“Andy was the next to go,” he said, wearily, recalling his days on the trail before he reached Aguas Bravas. “This time it was in broad daylight and both Jack and I saw it happen, so there wasn’t any guesswork about what took him off.
“We buried Will in a little pit up out of reach of the water and decided to follow the river about another ten miles until it winds its way through the mountain range that cuts the prairie to the west. Will’s horse was acting spooky and we had some trouble keeping him under control so our passage slowed down considerably once we reached the cañon cut by the water.”
The wind had started to come up about a half hour before they found Will’s body and it was driving sand straight into their eyes as they made their way under the cliffs that lined the water. Sand-choked gusts occasionally made visibility nearly impossible, and all three men pulled their hats low to protect their eyes and tied bandanas over their noses and mouths to filter the grit.
“Andy was riding point,” Claymore said. “Carmody was behind him and I brought up the rear, pulling Will’s horse. The wind was really howling and Andy pulled up and held up his hand to get our attention as we neared a sharp bend in the river toward the south.”
“As he did, there was a crack and a rumble and the next thing we knew, we were in the middle of a big landslide. Rocks the size of a horse and wagon were crashing down around us and rolling into the river. The sides of the cañon were studded with scrub pine and mesquite and a shower of brush fell between us and Andy.”
Claymore said that he could barely see his two companions through the dust and falling rubble, but as he struggled to control his own mount and the one he was leading, the aggregate holding back a boulder the size of a Wells Fargo coach gave way and the huge stone began to roll down the steep side of the cañon, gaining speed as it came.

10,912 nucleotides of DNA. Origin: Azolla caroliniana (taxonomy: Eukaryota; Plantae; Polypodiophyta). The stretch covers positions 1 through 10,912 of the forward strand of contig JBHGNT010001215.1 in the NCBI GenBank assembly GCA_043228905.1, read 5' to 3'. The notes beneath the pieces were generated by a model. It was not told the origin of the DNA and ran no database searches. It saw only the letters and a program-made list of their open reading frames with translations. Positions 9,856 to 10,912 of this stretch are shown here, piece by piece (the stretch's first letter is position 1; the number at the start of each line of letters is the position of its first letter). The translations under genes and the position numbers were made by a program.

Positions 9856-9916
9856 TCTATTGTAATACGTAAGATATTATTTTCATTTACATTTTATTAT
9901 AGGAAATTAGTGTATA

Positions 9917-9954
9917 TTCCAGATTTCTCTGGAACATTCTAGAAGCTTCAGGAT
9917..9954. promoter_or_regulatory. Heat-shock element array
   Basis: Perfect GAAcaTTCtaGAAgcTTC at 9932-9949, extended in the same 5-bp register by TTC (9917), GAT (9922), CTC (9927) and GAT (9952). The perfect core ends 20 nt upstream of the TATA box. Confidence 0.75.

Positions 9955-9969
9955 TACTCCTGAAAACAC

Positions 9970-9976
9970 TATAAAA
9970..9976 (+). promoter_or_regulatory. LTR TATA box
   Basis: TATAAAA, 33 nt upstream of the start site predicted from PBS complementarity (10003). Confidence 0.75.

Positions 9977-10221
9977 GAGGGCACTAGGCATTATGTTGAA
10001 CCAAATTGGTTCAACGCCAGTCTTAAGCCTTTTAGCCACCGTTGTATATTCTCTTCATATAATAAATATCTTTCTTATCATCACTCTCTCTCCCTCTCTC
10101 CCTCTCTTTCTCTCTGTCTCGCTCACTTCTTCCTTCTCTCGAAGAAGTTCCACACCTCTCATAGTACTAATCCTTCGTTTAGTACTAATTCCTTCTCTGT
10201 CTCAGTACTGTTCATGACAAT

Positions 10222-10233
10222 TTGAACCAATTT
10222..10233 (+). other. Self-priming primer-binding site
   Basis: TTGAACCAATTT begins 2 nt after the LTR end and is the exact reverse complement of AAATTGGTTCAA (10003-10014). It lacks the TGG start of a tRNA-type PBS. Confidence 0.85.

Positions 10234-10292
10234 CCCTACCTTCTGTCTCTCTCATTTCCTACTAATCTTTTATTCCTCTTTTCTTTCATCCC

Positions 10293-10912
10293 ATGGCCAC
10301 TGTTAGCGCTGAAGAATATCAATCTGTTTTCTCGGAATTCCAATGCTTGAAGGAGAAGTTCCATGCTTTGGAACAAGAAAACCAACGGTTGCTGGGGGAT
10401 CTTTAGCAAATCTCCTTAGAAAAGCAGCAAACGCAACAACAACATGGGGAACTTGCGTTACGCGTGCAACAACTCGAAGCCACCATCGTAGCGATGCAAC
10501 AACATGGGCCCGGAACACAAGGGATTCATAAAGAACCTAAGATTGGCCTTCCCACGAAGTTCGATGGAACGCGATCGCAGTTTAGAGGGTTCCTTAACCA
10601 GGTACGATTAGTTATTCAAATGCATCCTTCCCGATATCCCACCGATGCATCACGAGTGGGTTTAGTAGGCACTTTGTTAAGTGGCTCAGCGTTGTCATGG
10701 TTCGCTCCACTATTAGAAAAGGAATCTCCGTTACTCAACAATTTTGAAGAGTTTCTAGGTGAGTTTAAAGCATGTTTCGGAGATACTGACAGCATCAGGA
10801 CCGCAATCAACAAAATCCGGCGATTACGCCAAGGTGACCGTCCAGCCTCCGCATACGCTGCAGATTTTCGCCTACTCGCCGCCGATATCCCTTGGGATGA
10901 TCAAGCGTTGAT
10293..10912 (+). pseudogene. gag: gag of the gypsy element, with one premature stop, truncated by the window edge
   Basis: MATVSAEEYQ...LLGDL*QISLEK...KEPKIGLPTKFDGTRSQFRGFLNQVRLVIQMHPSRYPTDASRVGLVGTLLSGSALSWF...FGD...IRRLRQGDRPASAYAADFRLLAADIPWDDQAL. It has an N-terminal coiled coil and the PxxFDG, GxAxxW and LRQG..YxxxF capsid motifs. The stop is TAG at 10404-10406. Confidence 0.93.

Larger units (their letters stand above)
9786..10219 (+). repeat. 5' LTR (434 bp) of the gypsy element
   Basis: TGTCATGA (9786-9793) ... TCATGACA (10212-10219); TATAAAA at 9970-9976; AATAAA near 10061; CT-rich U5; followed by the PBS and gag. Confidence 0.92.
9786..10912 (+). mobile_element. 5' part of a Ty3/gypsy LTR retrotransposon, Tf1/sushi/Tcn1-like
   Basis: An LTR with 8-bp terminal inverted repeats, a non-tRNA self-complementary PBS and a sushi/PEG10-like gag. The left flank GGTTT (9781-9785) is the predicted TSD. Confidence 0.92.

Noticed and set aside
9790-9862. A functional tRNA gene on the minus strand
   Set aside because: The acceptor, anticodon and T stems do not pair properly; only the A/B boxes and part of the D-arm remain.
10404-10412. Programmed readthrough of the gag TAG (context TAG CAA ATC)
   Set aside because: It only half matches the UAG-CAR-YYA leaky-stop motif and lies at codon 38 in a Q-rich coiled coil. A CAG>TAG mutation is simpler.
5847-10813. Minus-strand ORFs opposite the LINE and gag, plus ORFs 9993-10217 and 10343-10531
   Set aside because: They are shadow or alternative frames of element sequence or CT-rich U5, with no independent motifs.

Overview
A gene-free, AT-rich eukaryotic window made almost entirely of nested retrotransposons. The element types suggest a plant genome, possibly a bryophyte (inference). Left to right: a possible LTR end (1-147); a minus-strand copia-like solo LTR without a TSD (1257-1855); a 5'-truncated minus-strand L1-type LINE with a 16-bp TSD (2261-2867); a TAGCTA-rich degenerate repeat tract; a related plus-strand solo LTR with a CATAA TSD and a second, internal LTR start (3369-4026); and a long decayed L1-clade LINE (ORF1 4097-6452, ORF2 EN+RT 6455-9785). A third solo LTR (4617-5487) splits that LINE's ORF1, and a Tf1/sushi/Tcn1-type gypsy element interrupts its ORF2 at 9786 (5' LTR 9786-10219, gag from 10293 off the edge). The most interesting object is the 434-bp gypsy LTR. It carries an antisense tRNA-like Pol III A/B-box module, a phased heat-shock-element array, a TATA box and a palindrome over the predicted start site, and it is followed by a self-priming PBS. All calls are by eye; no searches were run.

Claymore tried to yell a warning at Lightfoot, but his voice was smothered by the noise of the slide. As he watched helplessly, the massive rock gave a final bound through the air and landed directly on Andy and his horse, crushing both of them flat against the stony riverbank.
“What was weird was that the gale seemed to die down immediately after that boulder landed,” he said, staring at the ceiling of his cell as if watching the scene unfold in his mind. “Within seconds, there was no howling wind, no rattle of rocks. It was as silent as a graveyard. The only sound you could hear was the gurgle of the river pushing through all that fresh scree. Otherwise, there wasn’t so much as a bird singing anywhere in the cañon.”
Tyler was still not convinced the Lightborn brothers’ deaths were the result of anything other than bad luck, although it did seem to him two “accidents” in a row pushed the boundaries of coincidence. He also thought it more than a fluke that both brothers were killed in ways predicted by the Obeah, with one dying by water and the other by death from the air.
“Your story is interesting, Mr. Claymore,” he said, “but you still seem to be among the living, despite what this witch woman predicted. And I can’t easily understand how you could be killed by the earth unless it were to crack open and swallow you up.”
Claymore’s responding chuckle was ghastly. “There’s more than one way the earth can kill a man, Marshal,” he said, coughing uncontrollably and spitting another stream of mud into the cuspidor.
“You might just as easily conclude that Andy Lightfoot’s death was caused by the earth as that it came from the sky. But the witch was specific: she said Will would die by water, not that water would kill him. He was snake bit on the river bank – in other words, while he was standing by water – and the serpents that killed him were water snakes, as well.”
“As for Andy, she didn’t say he would be killed by the sky,” he added. “What she said was, his death would come from the sky. And that big boulder was sure as hell airborne when it smashed him and his horse like a pair of cockroaches.”
Tyler had to admit Claymore’s interpretation of the witch’s curse seemed to parallel the two deaths he had described so far. “So what about Carmody’s death being caused by ‘fire from the sky?’” he asked. “That sounds like something out of the Old Testament to me. What happened to Jack Carmody – how does he fit in?”